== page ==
Yet there are other bikes with 1000 wh batteries and 500w motors that I would imagine would outperform the Giant range wise, but I bought one of these and it's heavier, has a throttle, and the range is about half to a 1/3 of what the manufacturer claims. There is only one gear and it's nearly useless, so you can only ride full throttle all the time. I did not realize that the throttle seems to eat the battery 3 times as fast, yet for this bike that's all that can realistically be used. So, back to the drawing board.
1000WH is a 48V20Ah battery and since you're in China, you probably bought it there? When I look on aliexpress.com, 20AH batteries are everywhere, most of them appear to be the size of 10AH batteries, and they carry 6AH pricing, so I always assume most are fake. Winnow your searches to reputable sellers.

I also agree with JR. At 13 mph, 7-10 WH/mile is about right, Higher speeds eat power. So does wind and your weight. My wife uses 30-40% less than me.

Seeing as how you're based in Chna, Is it possible to get a Euro/US branded ebike, even though they are made there?
 

Gordon71

Active Member
I would think weight and speed would make the most difference. I can't do much about the former but I do find my range increases a lot the slower I ride.
 

legsofbeer

Active Member
I am fine pedaling with assist...but in general terms, will a bike without a throttle (I guess that means pedal assist) give me better range than a bike with a throttle?

Not really, unless you mean a bike with throttle-only (no PAS). The range problem with throttles is that it is quite hard to apply a fixed amount of lower power: eg. a constant 250W on a bike capable of 750w, so you keep applying more power than you want. At least, that is my experience. There may be higher-end throttles out there that handle this better.

Will a mid-motor be more efficient than a rear hub? What about a bike with a torque sensor?
Not necessarily. I'm told the way the mid-drives achieve max range is low speed pedalling in higher gear. This may not be a comfortable cadence for you. But understand that many mid-drives that are described as 250w, actually have a higher max wattage (such as 600w) and of course higher torque in certain pedalling siutations.

I'm not sure what are the main drivers of range in real life are.
Absense of hills and absense of stops, and absense of high power drains. In my impression, using a full 750w via throttle for 2 minutes drains more charge than using 375w for 4 minutes. I never use throttle unless I am showing off the bike's capabilities, or escaping an intersection, or about to bonk on a hill.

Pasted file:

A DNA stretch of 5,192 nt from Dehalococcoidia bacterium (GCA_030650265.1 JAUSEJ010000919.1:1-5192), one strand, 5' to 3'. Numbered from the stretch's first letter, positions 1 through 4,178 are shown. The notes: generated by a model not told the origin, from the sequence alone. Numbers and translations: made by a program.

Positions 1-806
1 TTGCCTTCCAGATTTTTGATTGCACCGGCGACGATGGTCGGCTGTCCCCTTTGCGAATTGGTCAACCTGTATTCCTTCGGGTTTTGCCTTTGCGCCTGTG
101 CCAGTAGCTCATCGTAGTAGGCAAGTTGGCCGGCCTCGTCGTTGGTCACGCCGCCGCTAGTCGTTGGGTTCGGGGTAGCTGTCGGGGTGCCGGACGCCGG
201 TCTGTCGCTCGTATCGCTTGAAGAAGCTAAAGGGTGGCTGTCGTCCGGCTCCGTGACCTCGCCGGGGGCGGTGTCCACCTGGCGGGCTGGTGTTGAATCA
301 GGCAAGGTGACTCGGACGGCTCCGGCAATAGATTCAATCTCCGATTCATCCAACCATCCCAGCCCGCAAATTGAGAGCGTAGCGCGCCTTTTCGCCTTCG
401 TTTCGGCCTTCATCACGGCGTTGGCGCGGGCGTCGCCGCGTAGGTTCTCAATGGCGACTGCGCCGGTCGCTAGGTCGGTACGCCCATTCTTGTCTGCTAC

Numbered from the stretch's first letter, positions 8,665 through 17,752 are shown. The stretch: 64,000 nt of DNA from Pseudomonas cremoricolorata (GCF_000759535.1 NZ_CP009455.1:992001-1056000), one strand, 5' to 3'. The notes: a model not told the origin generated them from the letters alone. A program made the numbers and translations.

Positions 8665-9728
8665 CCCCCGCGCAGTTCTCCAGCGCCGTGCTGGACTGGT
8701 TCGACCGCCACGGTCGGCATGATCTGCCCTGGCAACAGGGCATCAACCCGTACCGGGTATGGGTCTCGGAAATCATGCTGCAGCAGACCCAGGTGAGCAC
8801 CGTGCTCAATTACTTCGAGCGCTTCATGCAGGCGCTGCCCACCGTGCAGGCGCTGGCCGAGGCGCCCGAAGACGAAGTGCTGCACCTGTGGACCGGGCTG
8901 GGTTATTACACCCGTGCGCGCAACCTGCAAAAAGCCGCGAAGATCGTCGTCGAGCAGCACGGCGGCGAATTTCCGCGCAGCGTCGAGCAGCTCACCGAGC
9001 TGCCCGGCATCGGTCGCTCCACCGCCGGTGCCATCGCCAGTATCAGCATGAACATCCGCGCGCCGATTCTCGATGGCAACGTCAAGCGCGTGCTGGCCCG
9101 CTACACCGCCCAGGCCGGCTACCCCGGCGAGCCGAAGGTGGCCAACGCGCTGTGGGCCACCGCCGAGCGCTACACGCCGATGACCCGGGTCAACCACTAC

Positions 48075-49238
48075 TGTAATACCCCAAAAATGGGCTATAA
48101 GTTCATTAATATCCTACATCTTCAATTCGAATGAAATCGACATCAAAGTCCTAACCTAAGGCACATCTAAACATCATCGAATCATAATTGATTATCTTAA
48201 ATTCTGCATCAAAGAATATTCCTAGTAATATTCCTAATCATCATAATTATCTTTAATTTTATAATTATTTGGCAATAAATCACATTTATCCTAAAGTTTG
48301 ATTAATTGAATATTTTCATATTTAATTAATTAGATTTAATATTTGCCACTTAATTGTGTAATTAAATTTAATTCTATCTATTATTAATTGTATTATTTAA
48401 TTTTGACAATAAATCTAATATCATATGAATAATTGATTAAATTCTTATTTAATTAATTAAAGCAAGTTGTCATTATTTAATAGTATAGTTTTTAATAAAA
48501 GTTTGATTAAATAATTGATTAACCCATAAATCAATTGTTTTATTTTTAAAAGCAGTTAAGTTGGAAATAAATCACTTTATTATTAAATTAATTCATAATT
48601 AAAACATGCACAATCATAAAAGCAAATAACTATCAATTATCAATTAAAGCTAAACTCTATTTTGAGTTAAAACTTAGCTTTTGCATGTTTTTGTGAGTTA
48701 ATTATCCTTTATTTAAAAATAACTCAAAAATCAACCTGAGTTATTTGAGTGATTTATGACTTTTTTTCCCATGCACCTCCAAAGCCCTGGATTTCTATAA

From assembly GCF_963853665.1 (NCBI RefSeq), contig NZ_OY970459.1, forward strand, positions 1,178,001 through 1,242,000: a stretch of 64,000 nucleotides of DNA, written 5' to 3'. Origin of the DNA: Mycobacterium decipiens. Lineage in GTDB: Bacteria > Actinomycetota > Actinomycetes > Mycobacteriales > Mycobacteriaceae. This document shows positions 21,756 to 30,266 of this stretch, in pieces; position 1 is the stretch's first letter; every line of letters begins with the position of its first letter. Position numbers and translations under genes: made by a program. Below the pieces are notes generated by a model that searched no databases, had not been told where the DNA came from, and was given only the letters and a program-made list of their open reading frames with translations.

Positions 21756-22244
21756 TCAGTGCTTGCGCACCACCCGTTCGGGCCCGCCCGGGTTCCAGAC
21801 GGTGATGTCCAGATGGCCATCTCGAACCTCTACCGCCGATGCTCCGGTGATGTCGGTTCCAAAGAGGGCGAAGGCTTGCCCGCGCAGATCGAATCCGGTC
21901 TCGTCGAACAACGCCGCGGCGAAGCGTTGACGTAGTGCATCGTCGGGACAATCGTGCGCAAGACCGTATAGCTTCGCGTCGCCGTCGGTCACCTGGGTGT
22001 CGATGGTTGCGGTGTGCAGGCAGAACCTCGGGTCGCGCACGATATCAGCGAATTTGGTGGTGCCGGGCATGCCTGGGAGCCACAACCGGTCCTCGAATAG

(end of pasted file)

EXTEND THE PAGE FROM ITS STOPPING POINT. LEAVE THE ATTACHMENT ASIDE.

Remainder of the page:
Yet there are other bikes with 1000 wh batteries and 500w motors that I would imagine would outperform the Giant range wise

The sweet spot for good range and pleasant riding, in my experience is a 200-300w PAS draw. I weigh 180 lb and that gets me up to cruising speed of 20mph reasonably quickly, and gives me 35-45 miles per charge. I've gotten 55 miles out of the 670WH battery but that was all on 175W and lower as the battery discharged. If you ride rural with rare stops, 200w is fine. If you ride urban with more stops, you will want to use more power to get back up to cruising speed more quickly.

I don't mind pedaling. ... What specs should I really pay attention to when browsing online?
Buy the best battery you can. That's the heart of the bike. The rule when I bought was only Sanyo, Sony, or Panasonic cells, everything else is craaaaaap. I don't know if that still applies.
 

6zfshdb

Well-Known Member
Efficiency varies between different bikes but as a general rule, bigger batteries will get better range. The way the battery is discharged will also have an effect on how far it will take you. The best overall battery efficiency is obtained by draining it evenly without sudden current surges. These can be caused when using PAS by uneven pedal pressure, coasting, changing gears, sudden acceleration, etc. These surges, however small, generate minute amounts of heat which wastes energy.

I did a recent experiment with my hub drive bike and found I could get a 14% increase in battery range by using my throttle. I set it at a fixed speed and applied a comfortable amount of pedal pressure. In this way, I was assisting the bike rather than the PAS assisting me. With an ammeter, I was able to compare current surges of throttle vs PAS and found far fewer using the throttle.

The efficiency gain is similar to that obtained by using cruise control on a vehicle.

Obviously, this is only possible with throttled bikes and the results will vary between different brands.
 

Alaskan

Well-Known Member
If you are looking at mid drive bikes, like the Giants and are curious about range, Bosch has a range assistant web page that allows you to plug in variables about weather, road condition, specific Bosch motor & battery, rider weight & effort and bike type & speed. I have had six different Bosch powered bikes and find their topography, range assistant to be very accurate.